• Domestic and International Challenges: Netanyahu’s stance is influenced by domestic politics, with Israeli military leaders reportedly believing his decisions are politically motivated. The U.S., while currently focusing on the shared goal of countering Hamas, may pressure Israel on civilian casualties and humanitarian aid.
  • Future Tensions: The ongoing conflict and its aftermath, particularly the rising death toll in Gaza and deteriorating conditions, may exacerbate tensions between the U.S. and Israel. The U.S. is expected to show some patience initially but may exert more pressure if it perceives Israeli non-compliance with its demands.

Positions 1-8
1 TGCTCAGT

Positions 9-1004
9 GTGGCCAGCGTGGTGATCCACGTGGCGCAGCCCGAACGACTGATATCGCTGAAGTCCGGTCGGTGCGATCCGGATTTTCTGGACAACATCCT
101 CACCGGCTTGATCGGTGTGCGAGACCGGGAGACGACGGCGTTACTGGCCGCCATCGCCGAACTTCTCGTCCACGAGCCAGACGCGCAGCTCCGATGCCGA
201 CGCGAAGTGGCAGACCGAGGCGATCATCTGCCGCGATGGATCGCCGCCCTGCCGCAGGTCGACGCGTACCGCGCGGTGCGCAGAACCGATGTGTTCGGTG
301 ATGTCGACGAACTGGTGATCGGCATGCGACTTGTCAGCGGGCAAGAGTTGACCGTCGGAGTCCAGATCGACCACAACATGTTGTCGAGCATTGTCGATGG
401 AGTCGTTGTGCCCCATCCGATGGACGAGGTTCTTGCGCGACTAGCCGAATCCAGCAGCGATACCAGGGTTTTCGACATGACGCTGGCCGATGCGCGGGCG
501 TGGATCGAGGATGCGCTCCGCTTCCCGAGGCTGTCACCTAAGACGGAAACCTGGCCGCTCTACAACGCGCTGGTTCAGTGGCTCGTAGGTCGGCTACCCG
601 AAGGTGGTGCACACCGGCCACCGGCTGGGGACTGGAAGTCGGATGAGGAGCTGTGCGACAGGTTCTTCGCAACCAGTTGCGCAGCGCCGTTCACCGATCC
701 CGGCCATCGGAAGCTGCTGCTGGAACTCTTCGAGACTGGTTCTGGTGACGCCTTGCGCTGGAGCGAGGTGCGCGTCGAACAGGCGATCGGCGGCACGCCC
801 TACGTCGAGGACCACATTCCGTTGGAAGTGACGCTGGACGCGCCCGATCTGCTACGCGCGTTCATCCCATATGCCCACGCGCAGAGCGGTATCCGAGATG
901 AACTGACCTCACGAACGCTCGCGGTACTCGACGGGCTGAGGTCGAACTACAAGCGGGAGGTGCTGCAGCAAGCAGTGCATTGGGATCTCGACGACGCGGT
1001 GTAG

• Analysis of U.S. Position: Some analysts believe the U.S. is unlikely to strongly oppose Israel’s actions in Gaza, citing the American response to civilian casualties in southern Gaza as an indicator. The U.S. wants Israel to succeed in its objectives but may face internal pressures, especially as Biden enters an election year.

The Associated Press has the story:

US and Israel at odds over conflicting visions for postwar Gaza

Newslooks- JERUSALEM (AP)

The United States has offered strong support to Israel in its war against the Hamas militant group that rules the Gaza Strip. But the allies are increasingly at odds over what will happen to Gaza once the war winds down.

Israel’s prime minister, Benjamin Netanyahu, this week announced that Israel would retain an open-ended security presence in Gaza. Israeli officials talk of imposing a buffer zone to keep Palestinians away from the Israeli border. They rule out any role for the Palestinian Authority, which was ousted from Gaza by Hamas in 2007 but governs semi-autonomous areas of the occupied West Bank.